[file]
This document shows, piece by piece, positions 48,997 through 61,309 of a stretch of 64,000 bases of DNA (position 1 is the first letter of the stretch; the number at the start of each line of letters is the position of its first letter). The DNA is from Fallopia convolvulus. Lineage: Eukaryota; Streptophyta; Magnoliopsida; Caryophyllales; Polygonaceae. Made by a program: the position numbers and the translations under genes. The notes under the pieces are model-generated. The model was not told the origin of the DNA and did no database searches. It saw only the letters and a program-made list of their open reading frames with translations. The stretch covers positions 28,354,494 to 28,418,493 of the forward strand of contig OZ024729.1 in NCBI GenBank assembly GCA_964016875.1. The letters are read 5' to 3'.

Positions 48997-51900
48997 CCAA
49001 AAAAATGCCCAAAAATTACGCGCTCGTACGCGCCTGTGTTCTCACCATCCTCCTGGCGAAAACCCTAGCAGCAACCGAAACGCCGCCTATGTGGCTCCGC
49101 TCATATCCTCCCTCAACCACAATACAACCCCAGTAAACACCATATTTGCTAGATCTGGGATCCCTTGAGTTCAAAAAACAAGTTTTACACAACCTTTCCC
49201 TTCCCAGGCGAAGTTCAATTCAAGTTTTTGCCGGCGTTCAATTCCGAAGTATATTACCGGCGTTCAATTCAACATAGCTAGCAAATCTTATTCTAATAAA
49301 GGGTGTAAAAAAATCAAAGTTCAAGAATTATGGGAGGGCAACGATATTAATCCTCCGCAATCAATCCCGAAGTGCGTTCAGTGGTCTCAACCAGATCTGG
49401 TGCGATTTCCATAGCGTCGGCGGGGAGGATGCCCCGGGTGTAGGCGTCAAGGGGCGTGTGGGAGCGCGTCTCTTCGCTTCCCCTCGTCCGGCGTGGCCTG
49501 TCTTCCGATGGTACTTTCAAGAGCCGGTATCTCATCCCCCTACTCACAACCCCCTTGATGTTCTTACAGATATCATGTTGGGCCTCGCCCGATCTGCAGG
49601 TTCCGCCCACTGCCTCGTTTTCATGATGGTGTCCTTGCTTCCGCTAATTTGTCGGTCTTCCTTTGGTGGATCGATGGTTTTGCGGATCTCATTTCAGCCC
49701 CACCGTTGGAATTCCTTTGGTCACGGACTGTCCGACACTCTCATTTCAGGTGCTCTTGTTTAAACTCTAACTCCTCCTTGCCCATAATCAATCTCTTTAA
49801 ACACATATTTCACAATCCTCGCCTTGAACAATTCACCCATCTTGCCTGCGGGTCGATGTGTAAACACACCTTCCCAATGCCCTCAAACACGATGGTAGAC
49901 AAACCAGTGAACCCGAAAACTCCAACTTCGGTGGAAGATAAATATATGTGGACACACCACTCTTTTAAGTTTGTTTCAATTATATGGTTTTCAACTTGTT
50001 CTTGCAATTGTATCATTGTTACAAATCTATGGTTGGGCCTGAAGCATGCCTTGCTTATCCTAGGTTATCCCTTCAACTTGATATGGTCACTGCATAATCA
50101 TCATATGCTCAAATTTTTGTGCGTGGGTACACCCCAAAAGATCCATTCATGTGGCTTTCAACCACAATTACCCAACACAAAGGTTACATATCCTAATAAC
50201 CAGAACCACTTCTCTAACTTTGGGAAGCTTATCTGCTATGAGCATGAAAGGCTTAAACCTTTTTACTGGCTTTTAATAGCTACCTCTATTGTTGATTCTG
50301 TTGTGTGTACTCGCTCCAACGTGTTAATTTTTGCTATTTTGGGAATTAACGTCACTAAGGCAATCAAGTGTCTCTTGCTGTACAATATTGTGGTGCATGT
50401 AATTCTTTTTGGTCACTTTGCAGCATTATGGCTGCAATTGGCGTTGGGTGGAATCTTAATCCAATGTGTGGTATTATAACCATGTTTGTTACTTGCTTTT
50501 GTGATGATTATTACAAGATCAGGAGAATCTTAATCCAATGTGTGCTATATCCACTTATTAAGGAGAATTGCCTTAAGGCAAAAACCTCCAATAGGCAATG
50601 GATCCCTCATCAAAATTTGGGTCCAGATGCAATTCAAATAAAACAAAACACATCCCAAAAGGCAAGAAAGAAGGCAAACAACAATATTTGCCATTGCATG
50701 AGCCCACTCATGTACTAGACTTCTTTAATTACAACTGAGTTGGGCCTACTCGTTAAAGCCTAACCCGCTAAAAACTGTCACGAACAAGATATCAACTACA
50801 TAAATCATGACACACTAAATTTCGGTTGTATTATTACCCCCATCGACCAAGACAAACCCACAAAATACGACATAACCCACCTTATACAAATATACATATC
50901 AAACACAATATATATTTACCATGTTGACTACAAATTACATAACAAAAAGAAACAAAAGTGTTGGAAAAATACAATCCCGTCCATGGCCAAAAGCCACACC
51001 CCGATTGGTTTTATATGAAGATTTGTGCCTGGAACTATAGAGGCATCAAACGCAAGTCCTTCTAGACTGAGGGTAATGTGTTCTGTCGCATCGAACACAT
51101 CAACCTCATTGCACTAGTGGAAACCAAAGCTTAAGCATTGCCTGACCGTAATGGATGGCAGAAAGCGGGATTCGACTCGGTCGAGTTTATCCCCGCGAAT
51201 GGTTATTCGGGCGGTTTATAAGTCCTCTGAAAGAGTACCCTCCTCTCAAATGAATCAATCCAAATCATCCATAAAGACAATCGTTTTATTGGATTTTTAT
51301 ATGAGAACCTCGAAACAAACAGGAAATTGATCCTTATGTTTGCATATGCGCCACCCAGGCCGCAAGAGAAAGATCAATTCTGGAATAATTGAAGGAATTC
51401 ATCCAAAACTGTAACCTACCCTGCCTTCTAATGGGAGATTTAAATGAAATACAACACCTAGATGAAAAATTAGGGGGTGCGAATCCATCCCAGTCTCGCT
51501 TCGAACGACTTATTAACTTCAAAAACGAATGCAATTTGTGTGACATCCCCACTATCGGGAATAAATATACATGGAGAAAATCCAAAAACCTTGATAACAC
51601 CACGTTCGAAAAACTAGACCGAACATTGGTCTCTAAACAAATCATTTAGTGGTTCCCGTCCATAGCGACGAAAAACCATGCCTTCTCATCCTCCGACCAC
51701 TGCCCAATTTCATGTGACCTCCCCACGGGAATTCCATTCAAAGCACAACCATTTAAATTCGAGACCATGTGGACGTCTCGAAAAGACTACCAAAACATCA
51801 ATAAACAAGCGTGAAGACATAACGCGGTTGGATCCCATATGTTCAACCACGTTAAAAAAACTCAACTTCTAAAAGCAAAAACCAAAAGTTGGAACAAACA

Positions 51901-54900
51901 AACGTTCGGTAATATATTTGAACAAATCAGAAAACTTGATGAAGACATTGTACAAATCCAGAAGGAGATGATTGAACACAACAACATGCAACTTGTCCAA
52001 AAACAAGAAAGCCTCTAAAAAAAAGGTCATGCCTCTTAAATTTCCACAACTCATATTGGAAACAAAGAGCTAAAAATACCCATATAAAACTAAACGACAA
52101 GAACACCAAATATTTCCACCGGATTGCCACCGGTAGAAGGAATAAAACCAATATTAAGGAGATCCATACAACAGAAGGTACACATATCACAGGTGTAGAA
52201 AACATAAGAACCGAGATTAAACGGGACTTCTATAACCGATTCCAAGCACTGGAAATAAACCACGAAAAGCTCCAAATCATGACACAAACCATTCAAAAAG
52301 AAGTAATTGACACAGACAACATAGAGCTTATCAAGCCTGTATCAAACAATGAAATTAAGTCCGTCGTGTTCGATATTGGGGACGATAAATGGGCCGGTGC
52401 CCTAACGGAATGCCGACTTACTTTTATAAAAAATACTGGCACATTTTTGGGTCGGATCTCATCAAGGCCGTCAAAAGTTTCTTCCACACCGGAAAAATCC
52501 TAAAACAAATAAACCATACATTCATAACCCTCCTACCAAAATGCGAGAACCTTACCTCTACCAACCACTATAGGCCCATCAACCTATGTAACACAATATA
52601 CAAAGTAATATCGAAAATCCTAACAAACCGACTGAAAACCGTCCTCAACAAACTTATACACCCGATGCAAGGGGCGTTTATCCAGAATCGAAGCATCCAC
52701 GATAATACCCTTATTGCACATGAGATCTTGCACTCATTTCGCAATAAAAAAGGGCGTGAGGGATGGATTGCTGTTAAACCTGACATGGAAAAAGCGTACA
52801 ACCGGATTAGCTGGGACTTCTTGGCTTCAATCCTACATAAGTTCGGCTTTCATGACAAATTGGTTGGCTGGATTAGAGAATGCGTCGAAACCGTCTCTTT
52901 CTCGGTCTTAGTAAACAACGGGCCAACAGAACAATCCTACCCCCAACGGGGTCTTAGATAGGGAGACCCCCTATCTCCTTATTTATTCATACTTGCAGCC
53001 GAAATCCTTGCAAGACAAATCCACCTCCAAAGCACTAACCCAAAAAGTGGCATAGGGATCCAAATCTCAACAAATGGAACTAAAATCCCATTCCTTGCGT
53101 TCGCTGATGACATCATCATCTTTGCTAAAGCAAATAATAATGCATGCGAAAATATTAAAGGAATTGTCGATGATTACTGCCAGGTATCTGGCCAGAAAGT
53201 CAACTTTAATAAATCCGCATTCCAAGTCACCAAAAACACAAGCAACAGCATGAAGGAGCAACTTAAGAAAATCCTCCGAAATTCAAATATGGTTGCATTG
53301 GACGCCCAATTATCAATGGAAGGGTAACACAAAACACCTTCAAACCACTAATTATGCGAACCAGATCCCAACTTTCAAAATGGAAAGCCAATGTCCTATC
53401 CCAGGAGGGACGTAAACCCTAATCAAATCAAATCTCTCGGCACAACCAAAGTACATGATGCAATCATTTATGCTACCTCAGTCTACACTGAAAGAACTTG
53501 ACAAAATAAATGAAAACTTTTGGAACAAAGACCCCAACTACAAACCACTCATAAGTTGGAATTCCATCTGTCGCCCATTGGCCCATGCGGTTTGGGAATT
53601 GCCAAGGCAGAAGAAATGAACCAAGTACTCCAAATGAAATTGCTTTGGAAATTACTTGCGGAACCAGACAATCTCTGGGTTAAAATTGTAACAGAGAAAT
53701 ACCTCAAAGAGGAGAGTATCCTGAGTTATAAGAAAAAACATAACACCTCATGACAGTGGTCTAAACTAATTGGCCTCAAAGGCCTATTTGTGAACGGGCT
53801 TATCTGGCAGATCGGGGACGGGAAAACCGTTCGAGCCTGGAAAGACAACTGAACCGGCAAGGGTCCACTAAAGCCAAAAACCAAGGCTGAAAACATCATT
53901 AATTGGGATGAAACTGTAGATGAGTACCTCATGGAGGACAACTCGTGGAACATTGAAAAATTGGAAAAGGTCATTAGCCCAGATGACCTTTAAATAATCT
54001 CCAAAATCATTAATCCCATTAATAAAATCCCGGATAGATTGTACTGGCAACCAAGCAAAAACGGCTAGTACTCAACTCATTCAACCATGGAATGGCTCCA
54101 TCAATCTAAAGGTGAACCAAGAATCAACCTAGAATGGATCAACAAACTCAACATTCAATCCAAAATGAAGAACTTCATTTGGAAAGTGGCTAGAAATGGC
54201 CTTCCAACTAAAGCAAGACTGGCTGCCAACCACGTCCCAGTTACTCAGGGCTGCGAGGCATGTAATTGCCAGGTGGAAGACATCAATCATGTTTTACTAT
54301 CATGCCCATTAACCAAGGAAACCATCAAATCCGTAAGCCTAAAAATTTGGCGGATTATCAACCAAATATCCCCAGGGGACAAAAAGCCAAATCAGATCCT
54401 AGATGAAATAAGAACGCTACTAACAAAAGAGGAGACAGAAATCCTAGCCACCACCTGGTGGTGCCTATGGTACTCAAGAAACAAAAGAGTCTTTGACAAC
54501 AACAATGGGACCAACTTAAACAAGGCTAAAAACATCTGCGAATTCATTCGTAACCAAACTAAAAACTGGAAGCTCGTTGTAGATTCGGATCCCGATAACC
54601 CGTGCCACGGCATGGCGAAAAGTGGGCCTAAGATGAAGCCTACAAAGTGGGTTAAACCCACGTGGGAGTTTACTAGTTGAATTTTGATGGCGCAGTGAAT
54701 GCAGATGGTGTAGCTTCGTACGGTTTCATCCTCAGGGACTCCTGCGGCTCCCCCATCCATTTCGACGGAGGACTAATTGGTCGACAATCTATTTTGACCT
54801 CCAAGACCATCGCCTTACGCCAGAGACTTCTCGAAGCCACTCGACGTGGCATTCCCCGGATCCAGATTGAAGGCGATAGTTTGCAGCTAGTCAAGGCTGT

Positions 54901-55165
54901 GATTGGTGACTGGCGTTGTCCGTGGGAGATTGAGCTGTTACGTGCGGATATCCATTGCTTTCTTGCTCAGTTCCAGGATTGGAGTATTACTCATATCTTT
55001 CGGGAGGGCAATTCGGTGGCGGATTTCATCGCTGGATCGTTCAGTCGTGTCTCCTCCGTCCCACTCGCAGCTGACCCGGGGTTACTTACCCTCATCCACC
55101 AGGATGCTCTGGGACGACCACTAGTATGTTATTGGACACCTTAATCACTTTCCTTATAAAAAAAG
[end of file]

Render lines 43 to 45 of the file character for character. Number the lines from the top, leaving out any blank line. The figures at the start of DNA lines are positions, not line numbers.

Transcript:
52801 ACCGGATTAGCTGGGACTTCTTGGCTTCAATCCTACATAAGTTCGGCTTTCATGACAAATTGGTTGGCTGGATTAGAGAATGCGTCGAAACCGTCTCTTT
52901 CTCGGTCTTAGTAAACAACGGGCCAACAGAACAATCCTACCCCCAACGGGGTCTTAGATAGGGAGACCCCCTATCTCCTTATTTATTCATACTTGCAGCC
53001 GAAATCCTTGCAAGACAAATCCACCTCCAAAGCACTAACCCAAAAAGTGGCATAGGGATCCAAATCTCAACAAATGGAACTAAAATCCCATTCCTTGCGT